Global corporate tax rules to change




By Gerard Brady, Chief Economist


New proposals by the OECD / G20 on global tax reform, published at the end of May 2019, if implemented would represent the most fundamental change in global corporate tax policy in over a century.


This is not a statement Ibec makes lightly. But there is now concern that one of the proposals for a minimum effective global corporate tax rate could pose significant challenges for Ireland’s Foreign Direct Investment (FDI) model.


How did we get here and what exactly lies ahead for Ireland?


The BEPS process began in 2013 with the first BEPS package agreed in 2015. Over 115 countries and jurisdictions have now joined the process. So far changes have been implemented in 83 countries and 1,400 tax treaties through a multilateral instrument. Many of the measures at a European and Irish level are part of the EU's Anti-Tax Avoidance Directive and will take effect from 2019 onward into the early 2020s.


The work at OECD/G20 level is not complete, however. There is now clear renewed political momentum behind global multilateral tax reform through the process known colloquially as BEPS2.


The recent publication of the BEPS2 roadmap from the OECD/G20 is a significant step. It focuses on the allocation of tax bases between countries and a potential for a global minimum effective corporate tax rate. Both will be significant for Ireland from an industrial policy standpoint. These proposals, if adopted, would take effect over the course of the next decade. Agreement will require a majority and some countries may implement the proposals unilaterally if there is no agreement in Paris. In contrast to previous efforts at global tax reform these most recent proposals have strong political backing from all major countries including the US, Germany, and China. Ireland has no veto.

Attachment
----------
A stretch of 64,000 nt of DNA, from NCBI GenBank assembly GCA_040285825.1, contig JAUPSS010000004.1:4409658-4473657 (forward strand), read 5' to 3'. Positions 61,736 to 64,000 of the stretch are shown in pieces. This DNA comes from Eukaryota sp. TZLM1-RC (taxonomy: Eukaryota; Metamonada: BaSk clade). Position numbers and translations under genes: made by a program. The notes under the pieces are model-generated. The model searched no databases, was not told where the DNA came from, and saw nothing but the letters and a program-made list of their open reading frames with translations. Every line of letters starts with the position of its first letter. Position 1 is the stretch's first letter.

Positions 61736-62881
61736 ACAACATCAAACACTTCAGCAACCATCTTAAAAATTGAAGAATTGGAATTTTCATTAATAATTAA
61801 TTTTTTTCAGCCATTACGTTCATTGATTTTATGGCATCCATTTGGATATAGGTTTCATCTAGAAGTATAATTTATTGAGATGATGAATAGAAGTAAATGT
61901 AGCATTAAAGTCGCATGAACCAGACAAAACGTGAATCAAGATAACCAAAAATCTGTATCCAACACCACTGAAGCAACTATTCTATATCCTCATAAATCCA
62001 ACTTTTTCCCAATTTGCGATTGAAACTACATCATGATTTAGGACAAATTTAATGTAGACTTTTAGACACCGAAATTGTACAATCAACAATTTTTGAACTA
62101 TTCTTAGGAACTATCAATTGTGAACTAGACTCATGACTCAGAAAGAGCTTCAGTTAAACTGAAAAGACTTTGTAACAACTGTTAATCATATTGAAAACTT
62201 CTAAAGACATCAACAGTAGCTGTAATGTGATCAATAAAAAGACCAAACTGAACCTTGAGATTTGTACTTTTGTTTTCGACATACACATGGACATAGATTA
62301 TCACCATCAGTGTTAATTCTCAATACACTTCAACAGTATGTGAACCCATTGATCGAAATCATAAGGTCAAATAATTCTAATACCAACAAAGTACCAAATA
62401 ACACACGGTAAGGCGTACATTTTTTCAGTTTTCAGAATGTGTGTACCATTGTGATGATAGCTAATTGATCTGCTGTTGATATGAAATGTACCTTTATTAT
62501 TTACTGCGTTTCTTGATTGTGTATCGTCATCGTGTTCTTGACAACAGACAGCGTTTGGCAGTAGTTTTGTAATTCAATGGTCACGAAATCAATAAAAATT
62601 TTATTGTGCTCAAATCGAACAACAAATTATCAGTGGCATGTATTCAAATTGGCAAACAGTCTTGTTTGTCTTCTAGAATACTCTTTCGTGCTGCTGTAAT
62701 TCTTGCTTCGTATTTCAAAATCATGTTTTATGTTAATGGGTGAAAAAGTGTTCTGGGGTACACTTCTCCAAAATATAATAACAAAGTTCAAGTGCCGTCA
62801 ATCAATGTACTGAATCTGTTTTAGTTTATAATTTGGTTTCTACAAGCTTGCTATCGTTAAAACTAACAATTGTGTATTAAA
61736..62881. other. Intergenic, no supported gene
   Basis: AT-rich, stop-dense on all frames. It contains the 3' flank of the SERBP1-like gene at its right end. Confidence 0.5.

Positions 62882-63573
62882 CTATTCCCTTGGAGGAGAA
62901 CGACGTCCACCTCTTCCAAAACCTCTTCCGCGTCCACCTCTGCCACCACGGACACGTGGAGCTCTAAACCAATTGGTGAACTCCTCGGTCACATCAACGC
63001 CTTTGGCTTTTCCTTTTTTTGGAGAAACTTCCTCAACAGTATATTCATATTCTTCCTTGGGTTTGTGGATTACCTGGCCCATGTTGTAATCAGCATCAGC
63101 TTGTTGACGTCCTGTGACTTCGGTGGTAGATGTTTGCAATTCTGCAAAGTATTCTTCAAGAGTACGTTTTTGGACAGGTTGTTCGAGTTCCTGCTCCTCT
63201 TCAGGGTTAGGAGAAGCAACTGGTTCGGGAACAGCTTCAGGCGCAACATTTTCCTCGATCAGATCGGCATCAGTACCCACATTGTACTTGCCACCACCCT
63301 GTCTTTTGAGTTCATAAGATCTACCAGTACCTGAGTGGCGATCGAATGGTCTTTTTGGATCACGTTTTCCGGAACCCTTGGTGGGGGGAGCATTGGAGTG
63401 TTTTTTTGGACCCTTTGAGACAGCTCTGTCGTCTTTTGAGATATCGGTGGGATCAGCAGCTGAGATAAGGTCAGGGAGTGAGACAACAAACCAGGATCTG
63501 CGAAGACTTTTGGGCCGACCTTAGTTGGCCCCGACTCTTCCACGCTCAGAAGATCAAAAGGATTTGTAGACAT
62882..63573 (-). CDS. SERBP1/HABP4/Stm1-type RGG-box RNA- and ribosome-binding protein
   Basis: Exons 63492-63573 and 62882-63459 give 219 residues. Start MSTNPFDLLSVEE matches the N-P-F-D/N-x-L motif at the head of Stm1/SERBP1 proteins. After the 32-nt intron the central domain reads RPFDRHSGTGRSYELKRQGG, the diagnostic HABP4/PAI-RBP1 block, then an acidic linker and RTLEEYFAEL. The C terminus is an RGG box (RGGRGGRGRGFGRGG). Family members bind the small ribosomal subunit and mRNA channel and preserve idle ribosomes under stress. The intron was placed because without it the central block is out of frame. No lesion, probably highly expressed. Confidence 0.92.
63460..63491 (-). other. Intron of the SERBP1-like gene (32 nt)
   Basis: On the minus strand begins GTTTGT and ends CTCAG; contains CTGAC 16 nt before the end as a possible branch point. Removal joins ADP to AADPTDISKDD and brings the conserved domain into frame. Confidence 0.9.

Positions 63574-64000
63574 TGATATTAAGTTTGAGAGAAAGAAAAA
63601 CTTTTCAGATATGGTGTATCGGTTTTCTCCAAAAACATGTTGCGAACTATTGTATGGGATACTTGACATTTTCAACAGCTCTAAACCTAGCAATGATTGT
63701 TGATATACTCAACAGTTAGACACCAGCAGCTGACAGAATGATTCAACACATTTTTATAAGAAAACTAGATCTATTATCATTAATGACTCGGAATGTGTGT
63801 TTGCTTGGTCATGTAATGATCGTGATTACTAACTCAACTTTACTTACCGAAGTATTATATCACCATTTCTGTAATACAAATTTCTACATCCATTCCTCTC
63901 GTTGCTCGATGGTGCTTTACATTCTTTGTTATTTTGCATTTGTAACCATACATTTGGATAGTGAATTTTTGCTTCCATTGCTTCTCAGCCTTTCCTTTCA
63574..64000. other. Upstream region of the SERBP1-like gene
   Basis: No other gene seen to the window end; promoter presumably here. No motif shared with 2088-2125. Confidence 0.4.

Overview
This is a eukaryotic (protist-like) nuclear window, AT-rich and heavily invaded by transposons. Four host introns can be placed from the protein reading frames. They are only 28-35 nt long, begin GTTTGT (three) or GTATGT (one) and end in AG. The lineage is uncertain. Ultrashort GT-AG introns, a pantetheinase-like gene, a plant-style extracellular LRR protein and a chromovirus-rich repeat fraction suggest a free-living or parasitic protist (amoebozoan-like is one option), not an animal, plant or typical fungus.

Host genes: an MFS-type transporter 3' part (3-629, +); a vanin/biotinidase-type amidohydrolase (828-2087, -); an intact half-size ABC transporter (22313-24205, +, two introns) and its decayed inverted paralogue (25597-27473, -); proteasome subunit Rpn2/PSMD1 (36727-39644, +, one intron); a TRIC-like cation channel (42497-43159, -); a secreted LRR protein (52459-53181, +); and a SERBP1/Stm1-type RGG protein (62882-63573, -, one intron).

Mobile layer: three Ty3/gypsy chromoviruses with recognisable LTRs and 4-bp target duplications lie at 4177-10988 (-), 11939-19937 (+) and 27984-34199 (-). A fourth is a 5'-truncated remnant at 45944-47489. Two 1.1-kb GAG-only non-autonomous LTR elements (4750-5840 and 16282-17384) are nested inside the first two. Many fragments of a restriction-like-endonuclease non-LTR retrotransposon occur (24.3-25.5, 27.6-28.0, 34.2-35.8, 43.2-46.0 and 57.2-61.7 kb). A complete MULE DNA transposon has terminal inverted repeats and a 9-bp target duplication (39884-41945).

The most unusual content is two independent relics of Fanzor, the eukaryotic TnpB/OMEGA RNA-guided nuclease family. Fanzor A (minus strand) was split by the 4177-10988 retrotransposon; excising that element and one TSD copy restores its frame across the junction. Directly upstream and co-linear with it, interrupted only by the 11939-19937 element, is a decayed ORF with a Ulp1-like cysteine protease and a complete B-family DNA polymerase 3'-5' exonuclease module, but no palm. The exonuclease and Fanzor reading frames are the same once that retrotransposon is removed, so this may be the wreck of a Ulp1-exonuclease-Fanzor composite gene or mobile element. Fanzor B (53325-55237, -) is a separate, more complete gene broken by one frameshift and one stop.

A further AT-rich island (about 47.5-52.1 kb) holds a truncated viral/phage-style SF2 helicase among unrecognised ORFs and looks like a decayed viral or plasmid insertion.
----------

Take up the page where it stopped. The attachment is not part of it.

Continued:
Proposals under Pillar 1 will mean some re-allocation of taxing rights to larger importing countries and, as a small exporting country, may mean the Irish exchequer will lose a proportion of its corporate tax base.


Irish business, however, is more concerned about proposals under Pillar 2 which would introduce a minimum effective corporate tax rate globally. It is crucial for small open economies that this rate, if introduced, is set at a level which focuses on addressing actual profit shifting concerns and does not infringe on our right to set competitive tax rates. These proposals are gaining significant momentum amongst the G20 and many of our traditional allies on tax issues.


Ibec, as the only Irish representative at BIAC (Business at the OECD), will continue to voice Irish business interests on these issues. Although we are early in the process, it is now highly likely that significant change is coming to how companies are taxed globally.


The Irish Government will need to react proactively by significantly strengthening other areas of our FDI regime. This will require significant investments in areas such as education, innovation, and quality of life which we have failed to make over recent years.


Pictured is Secretary General of the OECD, Angel Gurria, speaking at an Ibec event in March 2018.


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